Now, everything should work again, and our View is dumb again and your browser should show something like this:

If everything is working, you can change the selected category and the category sections should change.

We used the indexOf method to check for the text; if you want to make it case un-sensitive you can replace the following code:

return item.title.indexOf(myViewModel.selectedName()) !== -1;

With this code:

return new RegExp(myViewModel.selectedName(),"gi").test(item.title);

Product details

Now, we can add the page for product details. To keep this chapter simple, we will add a box with all the details, and we will show it when the customer hovers or clicks on the image of a product.

In this box, we will show all the details we decided earlier: the description, one or more big images, the price, and a button to add it to the cart.

First of all, we have to add a new property to keep the selected products. Add the following row to the View Model (js/index.js), after the allProducts definition:

selectedProduct: ko.observable(),

Then, add the code of the box to the View (index.html); put these lines before the first script tag:

<div class="selectedProduct" data-bind="with: selectedProduct">
  Prodotto selezionato:
  <div class="jewel">
    <div data-bind="text: title"></div>
    <!-- ko foreach: images -->
      <img data-bind="attr: { src: 'images/' + $data }">
    <!-- /ko -->
    <div data-bind="text: description"></div>
    <div data-bind="text: price"></div>
    <button>Add to cart</button>
  </div>
</div>

Here, we are using the with binding handler. This binding handler checks for the parameter, and creates a new child context with the parameter, only if the parameter is not null. In this way, we can be sure it will show the selected product only if we select one, and we avoid binding errors if the object does not exist.

In the block, we show the title, all the images, the description, and the price of the product.

With this code we can render the selected product, but we didn't put any way to select it. To do that we will add a new function in the View Model to select the item, another two to show/remove the item under the cursor, a click binding, a mouseout event binding, and a mouseover event binding to the preview tag to call these functions.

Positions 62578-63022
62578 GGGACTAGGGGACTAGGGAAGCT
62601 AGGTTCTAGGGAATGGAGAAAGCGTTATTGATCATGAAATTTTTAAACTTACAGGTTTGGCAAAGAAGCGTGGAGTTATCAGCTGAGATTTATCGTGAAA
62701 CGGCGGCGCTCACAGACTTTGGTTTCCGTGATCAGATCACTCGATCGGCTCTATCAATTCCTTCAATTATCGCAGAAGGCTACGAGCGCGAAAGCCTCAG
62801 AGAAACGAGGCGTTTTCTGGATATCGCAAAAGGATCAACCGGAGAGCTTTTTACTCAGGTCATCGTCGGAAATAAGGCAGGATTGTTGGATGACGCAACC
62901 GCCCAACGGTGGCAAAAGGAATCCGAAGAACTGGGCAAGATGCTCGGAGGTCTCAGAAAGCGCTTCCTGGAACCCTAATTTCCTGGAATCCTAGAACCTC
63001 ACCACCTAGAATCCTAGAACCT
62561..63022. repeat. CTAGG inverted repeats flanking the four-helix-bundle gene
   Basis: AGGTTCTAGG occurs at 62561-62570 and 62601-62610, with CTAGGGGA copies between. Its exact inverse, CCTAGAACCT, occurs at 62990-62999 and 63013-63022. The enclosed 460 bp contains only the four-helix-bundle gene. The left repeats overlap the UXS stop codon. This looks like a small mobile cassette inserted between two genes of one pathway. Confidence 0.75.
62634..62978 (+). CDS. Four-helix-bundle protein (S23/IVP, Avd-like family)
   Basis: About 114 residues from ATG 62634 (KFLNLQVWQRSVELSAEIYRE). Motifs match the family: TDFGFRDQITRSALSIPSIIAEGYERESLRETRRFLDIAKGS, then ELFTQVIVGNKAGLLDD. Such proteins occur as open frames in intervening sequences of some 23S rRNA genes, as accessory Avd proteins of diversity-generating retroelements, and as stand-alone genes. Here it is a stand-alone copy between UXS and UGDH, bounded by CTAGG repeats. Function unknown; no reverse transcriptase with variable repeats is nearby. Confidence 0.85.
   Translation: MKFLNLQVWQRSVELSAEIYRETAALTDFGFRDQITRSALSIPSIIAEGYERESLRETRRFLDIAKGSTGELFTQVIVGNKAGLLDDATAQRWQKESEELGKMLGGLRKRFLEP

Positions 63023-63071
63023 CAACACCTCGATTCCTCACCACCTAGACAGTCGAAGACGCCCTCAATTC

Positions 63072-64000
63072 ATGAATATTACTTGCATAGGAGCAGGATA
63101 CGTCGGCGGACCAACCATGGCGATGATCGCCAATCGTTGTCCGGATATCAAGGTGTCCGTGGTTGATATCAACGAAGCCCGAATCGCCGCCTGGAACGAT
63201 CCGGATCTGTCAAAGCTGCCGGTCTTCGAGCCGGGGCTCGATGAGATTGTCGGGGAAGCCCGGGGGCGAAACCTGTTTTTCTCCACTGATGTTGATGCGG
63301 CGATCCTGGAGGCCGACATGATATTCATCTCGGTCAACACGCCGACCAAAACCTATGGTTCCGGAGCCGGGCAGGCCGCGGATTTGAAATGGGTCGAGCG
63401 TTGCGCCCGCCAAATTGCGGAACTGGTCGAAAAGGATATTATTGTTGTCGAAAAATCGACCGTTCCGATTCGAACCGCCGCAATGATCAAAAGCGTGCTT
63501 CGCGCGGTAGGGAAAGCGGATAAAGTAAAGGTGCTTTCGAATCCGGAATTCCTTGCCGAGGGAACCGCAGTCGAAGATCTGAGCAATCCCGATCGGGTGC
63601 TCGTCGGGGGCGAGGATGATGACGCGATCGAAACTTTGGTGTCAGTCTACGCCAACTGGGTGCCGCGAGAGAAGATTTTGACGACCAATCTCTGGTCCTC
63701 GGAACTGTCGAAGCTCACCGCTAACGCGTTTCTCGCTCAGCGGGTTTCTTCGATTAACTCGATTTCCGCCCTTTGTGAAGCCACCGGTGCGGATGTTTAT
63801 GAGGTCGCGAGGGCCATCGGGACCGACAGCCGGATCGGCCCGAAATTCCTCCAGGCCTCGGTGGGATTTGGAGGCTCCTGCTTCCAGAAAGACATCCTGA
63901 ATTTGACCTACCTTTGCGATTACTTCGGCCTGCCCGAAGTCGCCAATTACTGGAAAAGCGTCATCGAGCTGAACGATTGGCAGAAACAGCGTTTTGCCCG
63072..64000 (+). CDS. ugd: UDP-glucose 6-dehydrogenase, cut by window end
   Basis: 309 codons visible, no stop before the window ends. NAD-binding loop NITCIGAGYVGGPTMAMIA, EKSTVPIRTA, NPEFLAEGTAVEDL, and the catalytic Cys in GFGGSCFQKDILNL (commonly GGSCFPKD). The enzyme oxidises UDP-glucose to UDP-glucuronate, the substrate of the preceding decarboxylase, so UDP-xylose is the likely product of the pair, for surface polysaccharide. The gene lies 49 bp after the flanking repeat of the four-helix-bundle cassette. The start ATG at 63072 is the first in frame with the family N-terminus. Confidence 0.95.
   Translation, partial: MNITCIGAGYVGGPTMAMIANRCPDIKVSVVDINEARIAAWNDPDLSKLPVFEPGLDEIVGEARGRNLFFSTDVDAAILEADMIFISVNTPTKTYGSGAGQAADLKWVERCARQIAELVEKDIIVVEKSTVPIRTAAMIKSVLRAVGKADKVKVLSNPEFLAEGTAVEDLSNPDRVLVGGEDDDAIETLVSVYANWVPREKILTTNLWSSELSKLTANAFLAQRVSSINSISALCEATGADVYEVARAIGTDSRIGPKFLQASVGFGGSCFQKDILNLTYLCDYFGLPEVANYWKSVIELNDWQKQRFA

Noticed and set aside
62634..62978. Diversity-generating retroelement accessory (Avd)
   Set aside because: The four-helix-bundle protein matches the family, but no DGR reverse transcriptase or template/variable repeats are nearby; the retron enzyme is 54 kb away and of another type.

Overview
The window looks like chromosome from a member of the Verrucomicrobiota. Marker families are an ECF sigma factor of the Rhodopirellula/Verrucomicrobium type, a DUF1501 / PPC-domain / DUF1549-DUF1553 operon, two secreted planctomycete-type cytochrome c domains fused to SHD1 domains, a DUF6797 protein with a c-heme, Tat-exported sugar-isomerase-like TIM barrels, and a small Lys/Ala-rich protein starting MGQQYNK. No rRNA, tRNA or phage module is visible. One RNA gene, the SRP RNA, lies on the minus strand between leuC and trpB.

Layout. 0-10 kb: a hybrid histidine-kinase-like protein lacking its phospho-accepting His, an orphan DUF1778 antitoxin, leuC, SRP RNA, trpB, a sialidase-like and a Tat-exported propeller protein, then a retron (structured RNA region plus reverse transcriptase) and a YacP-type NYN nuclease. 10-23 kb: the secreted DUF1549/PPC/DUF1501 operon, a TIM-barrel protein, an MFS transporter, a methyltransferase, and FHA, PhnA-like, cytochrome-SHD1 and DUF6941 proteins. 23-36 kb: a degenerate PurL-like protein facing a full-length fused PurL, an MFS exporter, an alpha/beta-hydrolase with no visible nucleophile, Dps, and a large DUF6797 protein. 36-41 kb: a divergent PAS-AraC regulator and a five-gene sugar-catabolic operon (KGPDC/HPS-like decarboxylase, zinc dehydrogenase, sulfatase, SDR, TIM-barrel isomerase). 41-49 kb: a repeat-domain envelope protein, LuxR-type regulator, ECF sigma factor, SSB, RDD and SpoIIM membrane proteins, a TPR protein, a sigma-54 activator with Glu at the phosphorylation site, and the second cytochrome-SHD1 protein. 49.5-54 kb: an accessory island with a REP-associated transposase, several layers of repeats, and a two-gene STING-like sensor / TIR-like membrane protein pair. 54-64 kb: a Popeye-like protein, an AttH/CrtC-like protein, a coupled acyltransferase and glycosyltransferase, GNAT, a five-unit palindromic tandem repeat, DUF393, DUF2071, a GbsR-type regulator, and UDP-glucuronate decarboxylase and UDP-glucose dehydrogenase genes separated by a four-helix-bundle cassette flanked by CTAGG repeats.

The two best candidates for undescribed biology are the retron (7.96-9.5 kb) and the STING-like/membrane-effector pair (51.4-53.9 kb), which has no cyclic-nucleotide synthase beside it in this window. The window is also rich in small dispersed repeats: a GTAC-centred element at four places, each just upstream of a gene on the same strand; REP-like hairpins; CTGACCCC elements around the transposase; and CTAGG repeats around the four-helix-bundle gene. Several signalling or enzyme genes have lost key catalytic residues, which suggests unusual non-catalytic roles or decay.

Let's add all these functions to the myViewModel object:

selectProduct: function(product) {
  myViewModel.selectedProduct.current = product;
},
showProduct: function(product) {
  myViewModel.selectedProduct.current =
    myViewModel.selectedProduct();
  myViewModel.selectedProduct(product);
},
hideProduct: function() {
  myViewModel.selectedProduct(
    myViewModel.selectedProduct.current);
}

Here, we are adding a property (named current) to the observable property, selectedProduct, to track which item the customer clicked on. In this way, each time the customer clicks on a preview, we will record it, and we will show it in the detail box; when the customer moves the cursor over a preview she/he will see the new detail, but it will go back to the selected one when the mouse exits from the preview.

Now, add the three binding handlers to the preview. Replace the following row:

<div class="jewel" data-bind="visible: $root.shouldShow($data)">

With these rows:

<div class="jewel"
     data-bind="visible: $root.shouldShow($data),
                click: $root.selectProduct,
                event: { 
                    mouseover: $root.showProduct,
                    mouseout: $root.hideProduct
                }">

The click binding handler registers a click event handler and when the event is fired you will get the View Model and the event as parameters. This is really useful when we are working in a child context, because we get the current item.

We should add here the click handler to the button, Add to Cart, but we will do this in the next section.

Now, when you move the mouse over a preview, or you click it, your browser should show something like this:

Managing a Cart

When you realize a web application, you can follow two different flows:

  • Classic web application

  • Single Page Application

If you realize an SPA, you'll probably need something like a library to manage the routing client-side, a way to load an external page with a View Model, and so on.